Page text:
Pochettino's first chance to manage came in 2009 at his former club Espanyol, where he stayed for four years. The development of young players was to be a major focus during his tenure and indeed a necessity for the club at the time. The young manager helped to redesign the youth set-up from the ground up, for example getting each team to play in the age group above to increase their competitiveness and accelerate their development. It worked; more than a dozen young players made their first-team debuts under Pochettino and only three First Division teams had more players from the youth teams in their first-team squads.

This focus on giving young players the chance and game experience to fulfil their potential has been a common thread throughout Pochettino's subsequent tenures at Southampton and Tottenham. He gave first-team debuts to three of his academy players at Southampton and two at Tottenham, with a further four debuts given to players under 23. It's worth noting also that the current Tottenham squad doesn't have a single outfield player over the age of 30, and 10 of the last 18 England debutants have been managed by Pochettino.“I like to give opportunities to young players but it’s not my only recruitment or development philosophy. For me it’s very important to come up with a good balance between senior players and young players.”

A CLEAR VOICE

When he moved to Southampton in 2013 he adjusted immediately, to the culture of the club, the Barclays Premier League and the country as a whole, but initially the language was a barrier. Pochettino can speak French, Spanish and some Italian, but while his English is now strong, during his first season at Southampton he spoke through a translator in interviews. He realised quickly just how important it would be to integrate fully.

“I was very happy to have the opportunity to come to England, but it was certainly a challenge when I first arrived at Southampton and couldn't speak the language,” he says. “It was very important for me to learn the language and understand its nuances. I believe that understanding the culture and language of the country is essential not only in settling into your new work environment, but also for you and your family to settle into life outside of it.”

Clearly defining and communicating the culture and vision that he wanted for the club was also important in establishing himself during those early days, says Pochettino. “My coaching staff and I always have a plan and ideas in mind and are open and clear when we share our vision with the players. I was lucky to have such good players and highly professional people around me at Southampton, which meant we were able to quickly establish links and a common understanding of the kind of culture that we like to work in. We shared our philosophy and they believed in our approach. Within a year and a half I believe we created a strong team and a strong culture and this was an important achievement for us at the club.”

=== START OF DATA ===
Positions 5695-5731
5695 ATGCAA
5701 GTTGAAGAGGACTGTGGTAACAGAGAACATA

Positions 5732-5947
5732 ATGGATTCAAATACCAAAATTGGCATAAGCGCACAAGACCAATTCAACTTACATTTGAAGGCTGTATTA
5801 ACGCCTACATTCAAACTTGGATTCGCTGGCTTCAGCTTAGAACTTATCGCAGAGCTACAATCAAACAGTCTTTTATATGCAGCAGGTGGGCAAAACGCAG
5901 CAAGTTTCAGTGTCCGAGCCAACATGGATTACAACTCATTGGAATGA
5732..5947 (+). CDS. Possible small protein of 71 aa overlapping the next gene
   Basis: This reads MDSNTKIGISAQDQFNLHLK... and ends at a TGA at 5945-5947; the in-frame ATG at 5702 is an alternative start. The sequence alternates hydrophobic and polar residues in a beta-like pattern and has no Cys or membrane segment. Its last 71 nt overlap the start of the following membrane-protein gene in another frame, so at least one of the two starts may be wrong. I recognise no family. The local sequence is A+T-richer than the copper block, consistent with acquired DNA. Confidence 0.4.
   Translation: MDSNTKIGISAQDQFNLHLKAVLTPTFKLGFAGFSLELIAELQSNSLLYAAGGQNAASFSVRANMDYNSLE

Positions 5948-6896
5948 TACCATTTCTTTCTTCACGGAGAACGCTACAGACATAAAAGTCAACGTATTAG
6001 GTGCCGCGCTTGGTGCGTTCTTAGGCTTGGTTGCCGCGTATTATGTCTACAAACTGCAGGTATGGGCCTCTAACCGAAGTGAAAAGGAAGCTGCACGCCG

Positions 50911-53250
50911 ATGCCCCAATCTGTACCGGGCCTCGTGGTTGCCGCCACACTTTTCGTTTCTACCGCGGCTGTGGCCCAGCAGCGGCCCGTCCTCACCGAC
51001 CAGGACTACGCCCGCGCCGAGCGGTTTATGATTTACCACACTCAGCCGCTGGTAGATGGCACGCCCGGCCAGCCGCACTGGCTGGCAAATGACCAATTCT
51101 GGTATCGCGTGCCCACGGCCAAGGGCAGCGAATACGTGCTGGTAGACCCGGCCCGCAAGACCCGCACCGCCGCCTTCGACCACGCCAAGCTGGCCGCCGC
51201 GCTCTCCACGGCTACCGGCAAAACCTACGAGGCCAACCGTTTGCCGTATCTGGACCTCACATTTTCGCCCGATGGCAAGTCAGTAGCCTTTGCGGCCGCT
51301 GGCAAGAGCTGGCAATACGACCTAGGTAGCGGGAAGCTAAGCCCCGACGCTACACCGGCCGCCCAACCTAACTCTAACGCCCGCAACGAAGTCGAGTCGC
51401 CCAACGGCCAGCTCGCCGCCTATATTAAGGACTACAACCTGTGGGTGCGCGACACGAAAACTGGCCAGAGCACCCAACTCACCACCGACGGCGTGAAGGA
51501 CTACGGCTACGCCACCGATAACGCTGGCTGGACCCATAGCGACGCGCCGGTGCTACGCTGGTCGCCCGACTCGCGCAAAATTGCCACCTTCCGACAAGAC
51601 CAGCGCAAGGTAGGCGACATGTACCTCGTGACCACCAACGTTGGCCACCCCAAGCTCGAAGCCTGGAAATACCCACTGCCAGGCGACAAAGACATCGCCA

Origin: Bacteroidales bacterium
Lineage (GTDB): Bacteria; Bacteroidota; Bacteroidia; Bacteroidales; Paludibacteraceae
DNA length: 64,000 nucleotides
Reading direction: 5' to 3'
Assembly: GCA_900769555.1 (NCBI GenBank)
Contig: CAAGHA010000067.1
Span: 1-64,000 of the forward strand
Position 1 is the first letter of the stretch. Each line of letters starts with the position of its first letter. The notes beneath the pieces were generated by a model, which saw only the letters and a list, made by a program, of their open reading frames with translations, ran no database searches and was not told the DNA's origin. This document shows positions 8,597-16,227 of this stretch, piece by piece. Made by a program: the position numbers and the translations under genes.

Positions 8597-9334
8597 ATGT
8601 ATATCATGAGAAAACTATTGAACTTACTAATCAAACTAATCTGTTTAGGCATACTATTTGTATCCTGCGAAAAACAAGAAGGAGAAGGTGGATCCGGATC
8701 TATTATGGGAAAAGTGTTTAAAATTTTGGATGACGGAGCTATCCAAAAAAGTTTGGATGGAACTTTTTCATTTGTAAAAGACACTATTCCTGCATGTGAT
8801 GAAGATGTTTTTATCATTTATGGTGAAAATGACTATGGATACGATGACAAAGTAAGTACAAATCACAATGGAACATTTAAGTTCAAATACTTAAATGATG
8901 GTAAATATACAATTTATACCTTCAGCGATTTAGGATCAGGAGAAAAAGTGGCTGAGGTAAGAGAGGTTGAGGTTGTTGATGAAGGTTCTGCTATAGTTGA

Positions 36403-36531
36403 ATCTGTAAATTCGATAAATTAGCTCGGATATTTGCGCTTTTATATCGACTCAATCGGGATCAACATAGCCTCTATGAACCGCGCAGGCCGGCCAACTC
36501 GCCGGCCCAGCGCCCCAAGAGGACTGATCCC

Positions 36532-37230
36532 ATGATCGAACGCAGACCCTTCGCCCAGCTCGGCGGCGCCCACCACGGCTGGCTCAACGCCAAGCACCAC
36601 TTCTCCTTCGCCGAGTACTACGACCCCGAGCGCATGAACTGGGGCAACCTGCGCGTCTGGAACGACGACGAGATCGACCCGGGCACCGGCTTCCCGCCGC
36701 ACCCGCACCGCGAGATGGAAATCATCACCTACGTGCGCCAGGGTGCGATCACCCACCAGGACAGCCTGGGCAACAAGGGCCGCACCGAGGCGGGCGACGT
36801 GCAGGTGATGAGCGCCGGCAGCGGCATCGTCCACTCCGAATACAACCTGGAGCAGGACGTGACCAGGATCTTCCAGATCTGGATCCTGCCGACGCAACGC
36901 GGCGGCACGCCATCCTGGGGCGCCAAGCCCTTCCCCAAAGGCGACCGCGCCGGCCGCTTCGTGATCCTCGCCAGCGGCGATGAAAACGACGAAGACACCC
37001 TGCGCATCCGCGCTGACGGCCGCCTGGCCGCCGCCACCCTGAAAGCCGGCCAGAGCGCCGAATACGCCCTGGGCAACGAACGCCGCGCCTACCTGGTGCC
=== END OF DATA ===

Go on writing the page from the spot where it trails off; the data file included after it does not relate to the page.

He has done likewise at Tottenham, which he joined as head coach in May 2014. Here, a hard work ethic around conditioning and training, supported by the club's state-of-the-art facility, is also a central part of Pochettino's philosophy. However, he is quick to point out, it is always underlined by common sense. “We don't just work the players hard,” he says. “Their work schedules are always planned with their benefit in mind and it is very important to us that each player not only performs well on match day but also enjoys it,” he says. “For that to happen you need to make sure that they are properly prepared during the week so that they arrive in the right condition, physically and mentally, to compete at their best.

“We also talk with the players individually to make sure that we know what their motivations and requirements are,” he adds. “That's a long process that starts as soon as I arrive at a new club and I meet the players and staff for the first time.”

There is a youthfulness about the Spurs manager and it's easy to imagine that this would help him connect with his players and, given his experiences as both a player and a manager, his young charges have much to aspire to and respect. But the most important thing, he says, is to always be yourself and treat the players as people.

“It's one of the core principles of my philosophy that we should always see an individual as a person before we see them in their professional capacity,” he explains, “and at Tottenham we keep a separation between the human and professional sides. When, for example, I have to choose between players, they understand that it is the professional side of being a footballer.”

Pochettino believes also that the values you exemplify off the pitch are as important as those on it, and everyone working at the club and invited into its training facility is treated with courtesy and warmth. On arrival at training each morning everyone shakes hands with one other; it's a very personal touch that serves to build the sense of togetherness and mutual respect within the team, and one that epitomises Pochettino's style as a manager.

Can Tottenham realise their dream this season? One thing is for certain: Pochettino will have a clear plan and everyone around him will know exactly what they have to do to try and achieve it.